A band of mixed precipitation is pushing east across the state tonight. Travel impacts this morning will be minor at worst over the northern third of the state: maybe some light accumulations on grassy areas or cars, and a few icy spots on bridges where the snow does accumulate.
Temperatures at midnight are in the lower and middle 40s in the I-20 corridor with 30s over the Tennessee Valley. It was 37F at Tupelo with a mix. Muscle Shoals had 37F with a light mix.
LOOKING UP FOR THE WEEKEND: The sun should reappear today, with skies becoming clear by mid to late afternoon. High temperatures will be in the upper 40s in the I-20 corridor, where the sun will take a little more time to pop out. It will actually be slightly warmer in the northwest, where there will be a longer duration of sunshine. Lows tonight will be in the middle 30s with a few freezing readings sprinkled across the area.
After fog burned out of the lake and river Valleys of North Alabama this morning, the state has been nearly bereft of clouds on this mid-January Friday, a real Godsend given our recent dreary days. Some high clouds were about to start streaming into West Alabama, but they aren’t taking up much of the sky even there. They are being pushed rapidly along in the fast flow of an active southern branch of the jetstream. They will be mainly shunted to the south over South Alabama this afternoon.
The southern tier of the United States is remarkable free of radar echoes this afternoon. In fact, you could go from Virginia to southern California and be hard pressed to find a single shower. There might be one between Brackettville and Uvalde in Texas’ Rio Grande Valley, but that could even be a wind turbine or something. Looking at satellite, it probably is a light shower not reaching the ground under that active southern branch of the jet stream bringing in some Pacific moisture.
Temperatures were in the 50s across Central Alabama at 2 p.m. Across the state, Huntsville was the only major reporting station still in the 40s. Temperatures will gradually slide back down into the upper 20s to lower 30s tonight with most locations reaching freezing.
It will be warmer tomorrow, with highs around 60F! Heat wave!
Dry disturbance Sunday with just some clouds, then dry until Thursday night. Could there be snow? James will be along with the afternoon edition of the Weather Xtreme Video. You will want to tune in!
Our line of thunderstorms continues pushing east tonight, running into more stable conditions as the atmosphere cools.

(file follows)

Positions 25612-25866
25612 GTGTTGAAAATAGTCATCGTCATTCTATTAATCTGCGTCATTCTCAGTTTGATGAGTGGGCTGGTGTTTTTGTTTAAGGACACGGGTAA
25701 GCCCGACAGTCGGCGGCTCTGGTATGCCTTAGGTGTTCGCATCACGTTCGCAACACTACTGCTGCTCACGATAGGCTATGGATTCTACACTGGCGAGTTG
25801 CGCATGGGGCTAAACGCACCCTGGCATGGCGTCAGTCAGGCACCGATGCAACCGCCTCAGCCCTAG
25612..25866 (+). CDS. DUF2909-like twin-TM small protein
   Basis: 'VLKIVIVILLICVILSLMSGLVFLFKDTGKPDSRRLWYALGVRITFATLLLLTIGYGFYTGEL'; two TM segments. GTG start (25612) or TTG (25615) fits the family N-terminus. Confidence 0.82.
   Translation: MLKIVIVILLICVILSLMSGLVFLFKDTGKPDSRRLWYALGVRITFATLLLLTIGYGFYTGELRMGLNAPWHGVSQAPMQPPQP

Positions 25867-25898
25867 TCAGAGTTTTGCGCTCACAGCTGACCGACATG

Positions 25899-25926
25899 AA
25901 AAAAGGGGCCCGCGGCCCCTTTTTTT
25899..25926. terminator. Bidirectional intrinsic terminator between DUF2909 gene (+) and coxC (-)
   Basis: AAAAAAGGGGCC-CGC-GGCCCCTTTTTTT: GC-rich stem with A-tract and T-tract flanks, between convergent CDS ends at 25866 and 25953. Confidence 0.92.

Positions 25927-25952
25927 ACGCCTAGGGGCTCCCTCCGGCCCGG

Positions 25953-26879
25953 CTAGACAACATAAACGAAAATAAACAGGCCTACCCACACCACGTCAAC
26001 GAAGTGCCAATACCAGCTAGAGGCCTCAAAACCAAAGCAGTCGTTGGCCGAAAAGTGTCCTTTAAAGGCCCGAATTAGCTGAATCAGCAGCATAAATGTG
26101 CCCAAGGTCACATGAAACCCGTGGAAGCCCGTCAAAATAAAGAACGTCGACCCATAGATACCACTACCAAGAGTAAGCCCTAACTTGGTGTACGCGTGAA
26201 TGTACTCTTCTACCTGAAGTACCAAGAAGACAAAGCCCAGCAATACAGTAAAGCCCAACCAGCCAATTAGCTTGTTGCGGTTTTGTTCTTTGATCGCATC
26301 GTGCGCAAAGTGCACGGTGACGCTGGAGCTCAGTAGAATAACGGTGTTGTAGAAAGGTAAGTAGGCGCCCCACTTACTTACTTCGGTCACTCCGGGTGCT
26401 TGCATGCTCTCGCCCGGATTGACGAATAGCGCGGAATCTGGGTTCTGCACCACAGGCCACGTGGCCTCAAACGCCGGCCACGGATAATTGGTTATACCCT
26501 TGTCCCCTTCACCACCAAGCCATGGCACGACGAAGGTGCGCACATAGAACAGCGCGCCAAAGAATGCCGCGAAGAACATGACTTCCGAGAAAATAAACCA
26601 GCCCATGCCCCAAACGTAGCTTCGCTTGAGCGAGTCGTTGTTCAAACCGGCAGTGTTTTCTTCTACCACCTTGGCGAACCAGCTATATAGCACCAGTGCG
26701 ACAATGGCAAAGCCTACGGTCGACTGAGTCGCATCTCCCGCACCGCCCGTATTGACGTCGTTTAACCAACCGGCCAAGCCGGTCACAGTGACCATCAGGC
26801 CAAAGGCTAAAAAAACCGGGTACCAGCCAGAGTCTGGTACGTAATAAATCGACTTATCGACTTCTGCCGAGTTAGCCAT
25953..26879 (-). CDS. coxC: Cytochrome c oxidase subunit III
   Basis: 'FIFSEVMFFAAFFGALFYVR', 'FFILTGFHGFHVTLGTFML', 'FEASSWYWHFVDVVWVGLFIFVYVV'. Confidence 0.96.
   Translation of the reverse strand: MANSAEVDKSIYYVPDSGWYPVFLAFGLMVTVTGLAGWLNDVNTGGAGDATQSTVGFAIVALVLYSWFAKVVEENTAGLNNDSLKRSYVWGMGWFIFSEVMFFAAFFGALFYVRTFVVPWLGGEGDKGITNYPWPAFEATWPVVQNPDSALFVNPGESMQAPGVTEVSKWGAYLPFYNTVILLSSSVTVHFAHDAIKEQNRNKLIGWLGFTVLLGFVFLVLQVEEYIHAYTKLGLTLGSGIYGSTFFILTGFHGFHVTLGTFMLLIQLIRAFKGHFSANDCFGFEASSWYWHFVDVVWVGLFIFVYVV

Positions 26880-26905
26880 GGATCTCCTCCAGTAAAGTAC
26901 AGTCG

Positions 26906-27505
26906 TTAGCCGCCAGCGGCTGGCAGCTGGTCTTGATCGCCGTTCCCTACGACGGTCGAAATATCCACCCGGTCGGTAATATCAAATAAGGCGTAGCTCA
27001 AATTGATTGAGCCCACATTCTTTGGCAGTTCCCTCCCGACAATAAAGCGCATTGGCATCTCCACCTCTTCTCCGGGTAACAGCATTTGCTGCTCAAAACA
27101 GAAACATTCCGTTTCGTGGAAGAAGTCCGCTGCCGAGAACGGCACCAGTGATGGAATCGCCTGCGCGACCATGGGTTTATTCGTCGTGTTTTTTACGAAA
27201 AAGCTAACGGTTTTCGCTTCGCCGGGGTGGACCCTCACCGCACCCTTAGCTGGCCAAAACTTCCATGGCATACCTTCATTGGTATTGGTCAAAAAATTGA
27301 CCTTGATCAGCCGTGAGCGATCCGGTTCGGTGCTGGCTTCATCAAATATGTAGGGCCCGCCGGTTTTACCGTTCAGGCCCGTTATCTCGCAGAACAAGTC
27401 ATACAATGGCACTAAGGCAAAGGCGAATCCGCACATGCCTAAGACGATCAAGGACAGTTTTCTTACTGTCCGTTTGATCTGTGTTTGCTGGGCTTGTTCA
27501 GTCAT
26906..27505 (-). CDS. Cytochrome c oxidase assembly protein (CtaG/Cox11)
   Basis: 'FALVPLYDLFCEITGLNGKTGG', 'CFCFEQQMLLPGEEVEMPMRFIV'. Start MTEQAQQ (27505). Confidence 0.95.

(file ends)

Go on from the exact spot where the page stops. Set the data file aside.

It extends from Arab to west of Oneonta to the Birmingham Metro to Brent and on to Marion.
It is pushing east at 20 mph.
Be prepared for torrential rains, gusty winds and intense lightning as it moves east.
There is a tornado watch in effect until 8 p.m. for areas ahead of the line. There is still a chance that a storm could flare up to become severe, but the threat is lessening.
We will continue to monitor.
Our line of storms has weakened a bit, as expected, as he are losing the heating of the day.
It not extends along I-65 south from Dodge City to Birmingham, then curving down I-59/20 to near Lake View. It then extends on south of the interstate to near Greensboro and Demopolis.
The storms are still packing a punch with gusty winds and torrential rains as well as intense lightning. Be in a safe place as they approach. Try to avoid driving during the peak of the storms.
There is still a chance that the storms could flare up and become severe, especially the further south you go.
A tornado watch continues until 8 p.m. for areas ahead of the storms. We will be monitoring whether the watch will be extended or not.
A line of intense thunderstorms, including some that are severe and even tornadic, is surging across western Alabama now.
The NWS has issued a tornado warning for parts of Marion County. An intense line of storms, showing strong signs of producing damaging winds, are moving across western Franklin, Marion and Pickens Counties. A tornado warning also continues for parts of Lamar County. Damaging winds and spin up tornadoes are likely with these storms.
Intense storms are over much of Pickens, Greene and Sumter Counties. They are pushing toward Tuscaloosa County and will move into Hale County as well. Tornado warnings are in effect for parts of Sumter, Greene and Pickens Counties. These cells have had a history of producing tornado damage, including some significant damage near Rose Hill in Jasper County, southwest of Meridian.
Look for a tornado warning to be issued for Tuscaloosa County soon.
A dangerous situation is occurring in Lamar County where an intense line of storms is pushing into Lamar County.
It shows strong indications of producing damaging winds and there are at least two possible tornadic circuations. One is near Vernon, the other near Sulligent.
Storms over eastern Mississippi have become severe this afternoon. A couple have even become tornadic with confirmed tornado damage in the Rose Hill area southwest of Meridian. A significant tornado debris signature was observed on radar and spotters confirmed there was a large and extremely dangerous tornado on the ground.